Rates of Exchange & Why Come to Slaka? - Malcolm Bradbury
The hero (I use the word ironically) of this story, Angus Petworth, goes to Slaka and comes home again. (He is a linguist who’s asked to give lectures, and this is a very routine trip for him, so he thinks.) While there, he meets the novelist Katya Princip who tells him that he is in a story with her. She means the kind of stories that she writes, ones based on folktales. She has cast him in the role of the young prince who goes into a strange forest, and herself in the role of the witch he meets there—as she points out, it is often hard to tell whether a witch is good or bad at first meeting, but she insists she is a good witch. But it turns out that all expectations that a reader has in this narratively subversive novel are doomed to disappointment (as Petworth is doomed to disappointment). This is not a hero tale: as is well known, a hero is expected to return from his journey having proved himself and bring back something of value. Though Katya Princip tries to encourage Petworth to develop a "sense of existence", in fact he returns home feeling just as empty as when he left (worse, even, since he now knows that he is missing the sense of existence). And he fails to bring back an object of value; it is true, this is not his fault, but then he has never been in control of events for one moment. He has always been completely passive. No wonder it is a failed hero tale.

Another possible narrative model is provided by the legend of St. Valdopin, whose body was bought back by his countryfolk for an equal weight of gold, the scales finally being tipped by the very small contribution of an old woman. This comes close to truth, for commerce is everywhere in Slaka, unsurprisingly (this, in a country that boasts of its rational economy). Yet, if the relationship of Petworth and Princip is transformed into a transaction, it is a deal that ends up bringing no advantage to either party, since Princip, unlike the old woman, cannot buy honor for her country, and she cannot (though she tries) give Petworth what he needs either.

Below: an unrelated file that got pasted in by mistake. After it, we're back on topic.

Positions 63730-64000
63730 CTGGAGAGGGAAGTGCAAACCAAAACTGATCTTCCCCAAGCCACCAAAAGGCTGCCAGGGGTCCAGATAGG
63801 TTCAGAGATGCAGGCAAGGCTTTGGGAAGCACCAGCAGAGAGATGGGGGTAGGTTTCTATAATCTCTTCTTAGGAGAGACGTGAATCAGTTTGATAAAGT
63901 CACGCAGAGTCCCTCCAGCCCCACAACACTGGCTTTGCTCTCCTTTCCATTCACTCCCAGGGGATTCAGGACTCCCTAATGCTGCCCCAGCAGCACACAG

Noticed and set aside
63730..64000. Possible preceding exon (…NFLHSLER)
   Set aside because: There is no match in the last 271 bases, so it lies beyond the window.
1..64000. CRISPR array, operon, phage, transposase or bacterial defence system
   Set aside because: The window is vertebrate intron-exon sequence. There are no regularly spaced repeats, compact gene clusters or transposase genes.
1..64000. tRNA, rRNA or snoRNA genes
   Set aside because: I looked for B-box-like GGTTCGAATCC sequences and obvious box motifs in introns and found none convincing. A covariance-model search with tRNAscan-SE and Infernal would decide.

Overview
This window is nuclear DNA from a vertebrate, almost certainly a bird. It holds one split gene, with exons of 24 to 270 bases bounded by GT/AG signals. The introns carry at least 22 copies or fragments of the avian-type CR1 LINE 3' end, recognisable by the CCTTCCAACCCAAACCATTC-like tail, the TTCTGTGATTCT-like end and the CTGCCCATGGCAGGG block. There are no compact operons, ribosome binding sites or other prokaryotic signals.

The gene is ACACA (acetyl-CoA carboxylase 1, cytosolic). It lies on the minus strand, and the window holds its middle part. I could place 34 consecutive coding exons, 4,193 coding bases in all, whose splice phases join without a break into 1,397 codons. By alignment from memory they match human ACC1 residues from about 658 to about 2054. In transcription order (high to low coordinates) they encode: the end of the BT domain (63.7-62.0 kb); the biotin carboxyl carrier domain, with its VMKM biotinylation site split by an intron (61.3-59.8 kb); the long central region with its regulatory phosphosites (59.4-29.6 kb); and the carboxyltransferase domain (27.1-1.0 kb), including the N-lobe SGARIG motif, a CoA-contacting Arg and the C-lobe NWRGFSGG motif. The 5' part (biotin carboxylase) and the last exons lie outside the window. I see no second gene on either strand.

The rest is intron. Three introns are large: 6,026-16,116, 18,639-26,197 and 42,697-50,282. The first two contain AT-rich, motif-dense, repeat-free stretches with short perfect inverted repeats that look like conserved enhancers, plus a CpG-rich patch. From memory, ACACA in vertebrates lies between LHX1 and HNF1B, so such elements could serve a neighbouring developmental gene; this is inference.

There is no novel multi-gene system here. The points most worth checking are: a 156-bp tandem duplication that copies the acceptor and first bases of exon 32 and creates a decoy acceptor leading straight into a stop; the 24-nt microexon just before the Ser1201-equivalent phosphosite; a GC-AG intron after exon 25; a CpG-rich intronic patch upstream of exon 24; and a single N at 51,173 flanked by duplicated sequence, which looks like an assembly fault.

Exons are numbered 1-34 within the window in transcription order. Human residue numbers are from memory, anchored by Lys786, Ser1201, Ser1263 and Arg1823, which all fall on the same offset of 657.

What about the narrative provided by Petworth’s most reliable lecture, "English as a Medium of International Communication"? Although most of the people Petworth meets speak English, international communication most definitely does not go smoothly. In fact, Petworth is left bewildered in Slaka. He is a linguist who completely fails to learn any of the local language and doesn’t even try to; more importantly, there are language-related events going on in the country, apparently of great moment, yet he sees little of them and understands nothing. The ways he knows to talk linguistics, in terms of Derrida and Saussure, are utterly inadequate to give him any insight into the situation. We know from the appendix that Petworth made that lecture into a book after his return, another sign that he learned nothing.

The novel is not a comedy in the classic sense, since it does not end with lovers uniting. Instead it ends with Petworth returning to his wife, from whom he is, and will presumably remain, totally estranged. The possibility of a better, truer love was raised in Slaka, then dissipated, illusory. As if in a comic Bildungsroman, Petworth had various sexual adventures, but he did not learn or grow from them; he’s too old for that genre anyway.

So, not only does all possibility of accomplishment or growth fail for the protagonist, the narratives that might belong to various genres all end in failure too. Subversion of expectations is a form of humor; a bitter humor here. To be sure, there are plenty of other reasons to laugh in this book—for instance, it makes abundant use of sexual farce, and there is the reliable subject of the discomforts of a traveler in a foreign country which is not at all suited to journeying in comfort. But from Petworth’s point of view, the story is nearly a tragedy—just the fact that he has been aware that his life is empty, and returns with that emptiness unrelieved, is enough. So the closest I can come to describing it is as a laughing tragicomedy.